Atlanta RCIA institute discovers life-changing aspects of the RCIA

Atlanta RCIA institute“Life-changing.” That’s how almost everyone describes their favorite Southern dish in Atlanta. Sometimes we had multiple life changing experiences in one day. It started the night we landed in Atlanta for our most recent Making Disciples RCIA Institute. Our friend, Kathy Kuczka, waited patiently for our hour-late flight, and then rushed us to Muss and Turner’s—a local hot spot that claims to have “no culinary boundaries.” Southern hospitality was on full display as the staff agreed to stay late and let us order even though the kitchen had just closed. The lamb and pork meatballs with honey jus, Greek yogurt, pistachios, and mint were, you guessed it, life-changing.

New Southern barbeque

Heirloom Market BBQ near Atlanta, GA

Heirloom Market BBQ near Atlanta, GA

For lunch the next day, our host, archdiocesan director of religious education Cathy Marbury asked us if we were feeling adventurous. I’m not sure you can say you’ve had the full experience of Southern dining until you’ve been standing on the side porch of a postage-stamp-sized takeout place, trying not to drip sauce onto your shoes as you negotiate the niceties of downing a kimchee and pulled pork barbeque sandwich with a side of fried green tomatoes. If that doesn’t change your life, it will surely change everything you ever believed about barbeque. I’d return to Atlanta just for that meal.

As fabulous as the food was, however, we didn’t come to Atlanta just to eat. We came to share ideas with 150 leaders from a half-dozen different dioceses about how the initiation process can be life-changing for seekers. And, wow, were they fired up to talk about that. There was so much discussion, interaction, and sharing that it was difficult to stay on schedule. But we managed to get everything in while still giving the participants the space to engage in some significant learning.

Some things RCIA teams learned

Atlanta RCIAThese are some of the things they said they came away with:

  • “The inquiry phase is the ‘field hospital’ that Pope Francis speaks about.”
  • “We need to be creative and open to the Holy Spirit to guide us in the creative process. We can’t stay stuck in one certain plan or a routine way of doing things.”
  • “I discovered the four areas of catechetical training for the Christian way of life.”
  • “I learned what RCIA is.”
  • “People take different paths to get to the ultimate destination of the journey—God!”
  • “People have to come to conversion gradually. You can’t rush the process.”
  • “We have no excuses. If the Woman at the Well can spread the good news, so can we.”
  • “We have to find ways to consider people’s stories and really listen to them. It’s their journey, and we must be Christ for them.”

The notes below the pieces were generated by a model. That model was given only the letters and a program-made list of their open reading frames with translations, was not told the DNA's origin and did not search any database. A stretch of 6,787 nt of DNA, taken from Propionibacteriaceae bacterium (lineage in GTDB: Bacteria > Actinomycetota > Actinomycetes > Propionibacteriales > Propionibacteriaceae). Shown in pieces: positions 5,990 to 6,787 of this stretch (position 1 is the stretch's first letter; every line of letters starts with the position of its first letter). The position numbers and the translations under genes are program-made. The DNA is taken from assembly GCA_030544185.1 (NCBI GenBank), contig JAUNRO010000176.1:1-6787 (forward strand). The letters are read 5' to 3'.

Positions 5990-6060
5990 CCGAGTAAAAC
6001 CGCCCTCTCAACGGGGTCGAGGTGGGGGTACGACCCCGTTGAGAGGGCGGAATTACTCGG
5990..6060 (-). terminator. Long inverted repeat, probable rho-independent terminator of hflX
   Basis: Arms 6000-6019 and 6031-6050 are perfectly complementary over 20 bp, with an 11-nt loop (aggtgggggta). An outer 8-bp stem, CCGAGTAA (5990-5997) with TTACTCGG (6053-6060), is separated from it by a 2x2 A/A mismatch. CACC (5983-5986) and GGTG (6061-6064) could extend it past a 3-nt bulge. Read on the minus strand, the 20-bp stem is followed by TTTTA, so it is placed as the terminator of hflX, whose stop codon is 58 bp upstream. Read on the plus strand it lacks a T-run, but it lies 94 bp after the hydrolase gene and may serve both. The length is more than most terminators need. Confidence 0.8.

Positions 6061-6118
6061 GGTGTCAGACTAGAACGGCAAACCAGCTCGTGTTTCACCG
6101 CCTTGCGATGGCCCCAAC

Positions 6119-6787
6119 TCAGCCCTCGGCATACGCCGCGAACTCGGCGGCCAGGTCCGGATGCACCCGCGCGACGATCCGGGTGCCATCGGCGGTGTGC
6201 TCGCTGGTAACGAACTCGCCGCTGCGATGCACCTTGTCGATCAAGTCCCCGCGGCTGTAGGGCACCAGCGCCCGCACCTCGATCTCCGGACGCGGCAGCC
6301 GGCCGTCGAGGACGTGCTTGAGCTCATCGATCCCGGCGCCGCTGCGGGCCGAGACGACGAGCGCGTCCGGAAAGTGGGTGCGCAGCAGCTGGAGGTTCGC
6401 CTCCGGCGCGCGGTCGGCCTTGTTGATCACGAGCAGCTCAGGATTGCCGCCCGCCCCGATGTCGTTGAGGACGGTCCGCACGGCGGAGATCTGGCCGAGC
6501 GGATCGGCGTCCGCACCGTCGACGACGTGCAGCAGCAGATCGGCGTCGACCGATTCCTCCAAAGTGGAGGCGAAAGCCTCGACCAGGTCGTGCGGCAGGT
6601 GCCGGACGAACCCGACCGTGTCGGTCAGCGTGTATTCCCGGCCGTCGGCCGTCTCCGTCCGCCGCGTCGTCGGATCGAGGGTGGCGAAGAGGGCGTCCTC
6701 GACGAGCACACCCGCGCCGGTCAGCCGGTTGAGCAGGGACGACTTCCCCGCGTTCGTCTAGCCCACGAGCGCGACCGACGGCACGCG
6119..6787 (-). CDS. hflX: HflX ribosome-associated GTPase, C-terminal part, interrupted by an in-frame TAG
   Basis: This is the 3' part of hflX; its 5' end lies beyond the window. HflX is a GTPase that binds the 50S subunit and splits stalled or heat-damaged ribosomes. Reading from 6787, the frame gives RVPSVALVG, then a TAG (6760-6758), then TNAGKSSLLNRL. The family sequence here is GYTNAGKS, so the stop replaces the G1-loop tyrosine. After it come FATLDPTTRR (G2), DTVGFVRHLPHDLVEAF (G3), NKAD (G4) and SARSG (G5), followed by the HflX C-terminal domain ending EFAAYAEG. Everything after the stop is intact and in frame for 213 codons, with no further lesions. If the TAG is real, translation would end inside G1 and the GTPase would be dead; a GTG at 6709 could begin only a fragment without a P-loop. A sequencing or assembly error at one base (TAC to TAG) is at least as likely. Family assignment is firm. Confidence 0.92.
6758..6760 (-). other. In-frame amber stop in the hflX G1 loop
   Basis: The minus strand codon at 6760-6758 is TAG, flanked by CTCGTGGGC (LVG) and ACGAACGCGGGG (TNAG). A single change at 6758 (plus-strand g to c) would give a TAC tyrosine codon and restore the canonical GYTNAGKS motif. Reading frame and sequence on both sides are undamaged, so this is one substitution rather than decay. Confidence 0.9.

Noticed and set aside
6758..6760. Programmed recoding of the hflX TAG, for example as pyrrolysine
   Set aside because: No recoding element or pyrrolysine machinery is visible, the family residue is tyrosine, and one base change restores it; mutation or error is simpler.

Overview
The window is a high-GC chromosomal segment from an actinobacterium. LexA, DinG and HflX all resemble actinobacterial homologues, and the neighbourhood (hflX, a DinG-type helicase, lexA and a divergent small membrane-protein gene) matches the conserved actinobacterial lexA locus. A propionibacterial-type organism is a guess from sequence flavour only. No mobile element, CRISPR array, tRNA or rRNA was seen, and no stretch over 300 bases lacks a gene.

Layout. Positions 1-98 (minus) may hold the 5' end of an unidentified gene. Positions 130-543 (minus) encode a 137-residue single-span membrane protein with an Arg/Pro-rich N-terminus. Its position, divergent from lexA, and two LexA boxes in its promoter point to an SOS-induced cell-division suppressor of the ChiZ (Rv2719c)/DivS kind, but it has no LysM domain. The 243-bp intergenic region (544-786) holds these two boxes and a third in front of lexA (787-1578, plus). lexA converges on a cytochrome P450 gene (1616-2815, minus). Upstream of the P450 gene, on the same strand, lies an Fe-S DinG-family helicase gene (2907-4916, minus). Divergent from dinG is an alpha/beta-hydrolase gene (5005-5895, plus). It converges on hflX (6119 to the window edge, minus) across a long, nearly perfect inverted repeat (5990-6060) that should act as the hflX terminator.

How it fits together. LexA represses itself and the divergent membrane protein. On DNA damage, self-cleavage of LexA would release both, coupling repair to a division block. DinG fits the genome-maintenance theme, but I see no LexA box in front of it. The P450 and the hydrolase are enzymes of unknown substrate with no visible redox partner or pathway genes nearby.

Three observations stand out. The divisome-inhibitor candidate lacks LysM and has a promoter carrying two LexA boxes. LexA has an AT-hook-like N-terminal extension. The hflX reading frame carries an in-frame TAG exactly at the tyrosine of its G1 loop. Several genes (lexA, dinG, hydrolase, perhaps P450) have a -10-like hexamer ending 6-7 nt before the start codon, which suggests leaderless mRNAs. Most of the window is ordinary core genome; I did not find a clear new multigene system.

• “I learned how to meet people where they are, even though every individual has such different needs and stories.”
  • “We got strategies and ideas for incorporating members of the parish into the initiation process.”
  • “I learned how to use the sponsors to integrate the catechumens into parish life.”

A brief overview of the institute

Atlanta RCIAThe way we got to all this is pretty simple on the surface. On Friday evening, we covered the six core principles and the four central catechetical lenses of the Rite of Christian Initiation of Adults. These are the foundation of the RCIA. Actually, they are the foundation of any Christian formation process. Then we spent all day Saturday learning how to apply those principles and catechetical lenses to each stage of the initiation process. While that sounds straightforward, there are so many different kinds of inquirers and catechumens that the process can get complicated fast. So we tried to give examples of as many different cases as we could so we could all come to a deeper sense of how to adapt the ideal that’s in the rite to actual pastoral situations parish teams have to deal with.

I don’t know that we changed any lives at this institute, but hopefully those who participated walked away with some new tools and strategies for changing the lives of the seekers they encounter.

What has been life-changing for you?

Do you have a culinary, educational, or spiritual experience that has been life-changing for you? Please share your thoughts below. I’d love to know what you think.


See also these related articles:
  1. What if you could ask your bishop what he thought was important in the RCIA?
  2. What tulips and clogs teach us about faith formation
  3. The Diocese of Richmond starts off our 2015 RCIA institutes
  4. San Francisco focuses on the six principles of the RCIA
  5. Monterey digs deep into RCIA…in two languages!

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Comments

  1. Just an observation as a former director of
    RCIA and now of RCIC/RCIT.
    Many already baptized Catholics have not experienced the “conversion” process as we know/understand it. I think pastors can gain insight from many of the comments here as well as those dealing directly w/RCIA adults. My pastor get all of your material !

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